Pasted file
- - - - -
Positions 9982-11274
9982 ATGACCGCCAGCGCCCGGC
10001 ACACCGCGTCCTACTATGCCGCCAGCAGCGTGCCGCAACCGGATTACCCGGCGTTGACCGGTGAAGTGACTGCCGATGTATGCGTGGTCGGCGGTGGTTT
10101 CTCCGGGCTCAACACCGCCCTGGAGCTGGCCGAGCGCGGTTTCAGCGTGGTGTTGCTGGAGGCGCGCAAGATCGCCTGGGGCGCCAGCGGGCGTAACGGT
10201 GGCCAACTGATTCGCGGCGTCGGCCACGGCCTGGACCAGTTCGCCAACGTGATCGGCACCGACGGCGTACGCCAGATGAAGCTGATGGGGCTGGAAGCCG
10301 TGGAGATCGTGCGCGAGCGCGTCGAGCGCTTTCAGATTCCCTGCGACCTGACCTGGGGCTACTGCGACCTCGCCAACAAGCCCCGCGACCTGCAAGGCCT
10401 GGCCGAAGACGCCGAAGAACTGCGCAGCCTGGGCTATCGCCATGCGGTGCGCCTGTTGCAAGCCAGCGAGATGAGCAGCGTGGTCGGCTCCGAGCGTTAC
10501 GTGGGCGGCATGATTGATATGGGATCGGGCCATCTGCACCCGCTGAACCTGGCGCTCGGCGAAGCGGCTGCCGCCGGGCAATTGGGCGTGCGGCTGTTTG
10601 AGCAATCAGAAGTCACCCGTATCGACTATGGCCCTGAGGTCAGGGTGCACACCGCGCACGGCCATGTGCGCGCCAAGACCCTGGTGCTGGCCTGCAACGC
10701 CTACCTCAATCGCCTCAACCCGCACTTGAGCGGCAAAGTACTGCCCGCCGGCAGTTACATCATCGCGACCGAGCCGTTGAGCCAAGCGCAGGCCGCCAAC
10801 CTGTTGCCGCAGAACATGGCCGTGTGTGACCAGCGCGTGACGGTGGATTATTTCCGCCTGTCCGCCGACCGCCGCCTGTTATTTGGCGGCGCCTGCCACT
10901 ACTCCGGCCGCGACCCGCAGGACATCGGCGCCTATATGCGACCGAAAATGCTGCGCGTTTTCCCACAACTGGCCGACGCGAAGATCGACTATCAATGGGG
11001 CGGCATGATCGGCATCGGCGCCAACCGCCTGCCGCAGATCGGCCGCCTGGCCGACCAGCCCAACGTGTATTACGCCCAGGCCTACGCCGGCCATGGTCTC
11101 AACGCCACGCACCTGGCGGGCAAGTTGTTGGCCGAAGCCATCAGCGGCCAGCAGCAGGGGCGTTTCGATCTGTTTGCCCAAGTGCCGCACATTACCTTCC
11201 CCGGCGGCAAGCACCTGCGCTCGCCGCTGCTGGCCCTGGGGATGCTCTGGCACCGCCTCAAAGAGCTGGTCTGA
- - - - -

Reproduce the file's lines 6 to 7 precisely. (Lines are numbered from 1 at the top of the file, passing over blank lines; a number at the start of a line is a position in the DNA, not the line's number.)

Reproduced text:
10301 TGGAGATCGTGCGCGAGCGCGTCGAGCGCTTTCAGATTCCCTGCGACCTGACCTGGGGCTACTGCGACCTCGCCAACAAGCCCCGCGACCTGCAAGGCCT
10401 GGCCGAAGACGCCGAAGAACTGCGCAGCCTGGGCTATCGCCATGCGGTGCGCCTGTTGCAAGCCAGCGAGATGAGCAGCGTGGTCGGCTCCGAGCGTTAC